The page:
Thousands of Indonesians gathered outside Cipinang prison in East Jakarta on May 9 to express solidarity with Basuki Tjahaja Purnama who, just hours earlier, had been serving as the governor of Jakarta but was sentenced to two years imprisonment for blasphemy.
Purnama, widely known by the nickname Ahok, was earlier sentenced by a court and taken to the prison for blasphemy, not the common crime of corruption, which is rife in Indonesia, The Washington Post reported.
Some protesters on May 9 were angry at the sentence and felt it was too lenient and the ethnic Chinese and Christian governor was taken into custody after the verdict was read out, Agence France-Presse reported.
Many in Jakarta believe the case against Purnama is politically motivated but near the court the atmosphere among the governor's critics - a coalition of Islamic groups - was one of anger, the BBC reported.
Ahok was Jakarta's first Christian governor in decades and had suggested late last year that Jakarta's imams were misusing Quranic verses to discriminate against Christian candidates.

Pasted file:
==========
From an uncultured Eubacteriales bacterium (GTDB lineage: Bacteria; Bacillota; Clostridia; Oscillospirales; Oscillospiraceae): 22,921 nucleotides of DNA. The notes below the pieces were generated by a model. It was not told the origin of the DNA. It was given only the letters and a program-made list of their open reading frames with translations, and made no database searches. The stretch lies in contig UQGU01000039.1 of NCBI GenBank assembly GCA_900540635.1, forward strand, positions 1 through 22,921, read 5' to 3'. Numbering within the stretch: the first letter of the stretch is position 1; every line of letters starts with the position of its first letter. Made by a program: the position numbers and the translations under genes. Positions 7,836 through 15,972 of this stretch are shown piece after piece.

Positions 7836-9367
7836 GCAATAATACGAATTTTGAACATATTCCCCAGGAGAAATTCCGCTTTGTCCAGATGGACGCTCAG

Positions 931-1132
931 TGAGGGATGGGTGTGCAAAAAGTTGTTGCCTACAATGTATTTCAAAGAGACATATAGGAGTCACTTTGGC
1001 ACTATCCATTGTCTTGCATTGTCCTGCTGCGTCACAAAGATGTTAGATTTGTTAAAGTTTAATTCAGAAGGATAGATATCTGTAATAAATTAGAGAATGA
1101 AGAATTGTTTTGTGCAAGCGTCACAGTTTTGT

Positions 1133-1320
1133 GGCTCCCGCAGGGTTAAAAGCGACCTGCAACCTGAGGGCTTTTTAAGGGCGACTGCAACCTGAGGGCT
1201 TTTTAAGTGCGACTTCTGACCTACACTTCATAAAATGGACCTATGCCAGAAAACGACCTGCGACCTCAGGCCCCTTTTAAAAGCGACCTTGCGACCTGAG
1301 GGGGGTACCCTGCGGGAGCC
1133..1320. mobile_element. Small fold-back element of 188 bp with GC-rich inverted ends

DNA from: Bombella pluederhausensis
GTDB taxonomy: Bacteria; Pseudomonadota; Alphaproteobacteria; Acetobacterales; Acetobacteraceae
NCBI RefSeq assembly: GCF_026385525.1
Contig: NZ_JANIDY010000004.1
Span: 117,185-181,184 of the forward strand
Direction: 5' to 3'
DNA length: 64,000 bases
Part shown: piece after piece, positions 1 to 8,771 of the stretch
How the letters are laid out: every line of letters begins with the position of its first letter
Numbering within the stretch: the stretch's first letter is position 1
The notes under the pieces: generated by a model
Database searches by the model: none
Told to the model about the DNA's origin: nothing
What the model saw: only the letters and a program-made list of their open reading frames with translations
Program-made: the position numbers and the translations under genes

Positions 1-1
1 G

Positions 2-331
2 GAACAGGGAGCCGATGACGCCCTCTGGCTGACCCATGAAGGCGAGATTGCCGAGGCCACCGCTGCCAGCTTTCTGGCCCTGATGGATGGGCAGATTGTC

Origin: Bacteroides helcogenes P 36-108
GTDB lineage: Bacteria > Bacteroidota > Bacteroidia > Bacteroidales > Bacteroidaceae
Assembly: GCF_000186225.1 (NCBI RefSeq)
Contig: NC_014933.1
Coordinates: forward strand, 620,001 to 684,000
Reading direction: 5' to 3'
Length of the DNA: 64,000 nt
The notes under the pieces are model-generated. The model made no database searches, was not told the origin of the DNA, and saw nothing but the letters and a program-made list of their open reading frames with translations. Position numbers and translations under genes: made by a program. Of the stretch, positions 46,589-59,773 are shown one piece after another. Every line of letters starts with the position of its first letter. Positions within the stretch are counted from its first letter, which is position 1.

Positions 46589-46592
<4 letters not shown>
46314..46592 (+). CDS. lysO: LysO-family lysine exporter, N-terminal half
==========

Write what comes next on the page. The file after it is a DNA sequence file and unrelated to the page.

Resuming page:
The remarks created a furor in Muslim-majority Indonesia, prompting huge rallies by Islamists opposed to Purnama and leading, eventually, a lopsided electoral defeat for him on April 19.
Purnama deputy Djarot Saiful Hidayat will take over his duties until his term finishes in October.
HARSHER THAN EXPECTED SENTENCE
The sentence is harsher than most observers had expected and prosecutors had called for a suspended one-year sentence, the BBC reported.
The governor was "found to have legitimately and convincingly conducted a criminal act of blasphemy, and because of that we have imposed two years of imprisonment," the judge told the court.
Security was tight as protesters and supporters gathered at the court in Jakarta and around 15,000 security personnel from the police and military are providing security at the scene, with riot police and armored vehicles separating rival groups.
Sofyan Tan, an ethnic Chinese Christian member of parliament from Medan, in North Sumatra province, said Islamist fury against Purnama reminded him of the time he ran for mayor of Medan but lost after a hate-filled campaign spearheaded by Muslim religious leaders, The Washington Post said.
"There was nothing weird about this," he said of the Islamist campaign against Purnama. "Racist attitudes are still with us."
Indonesia is the world's most populous Muslim nation and about 85 percent of its population are Muslim, but the country officially respects six religions.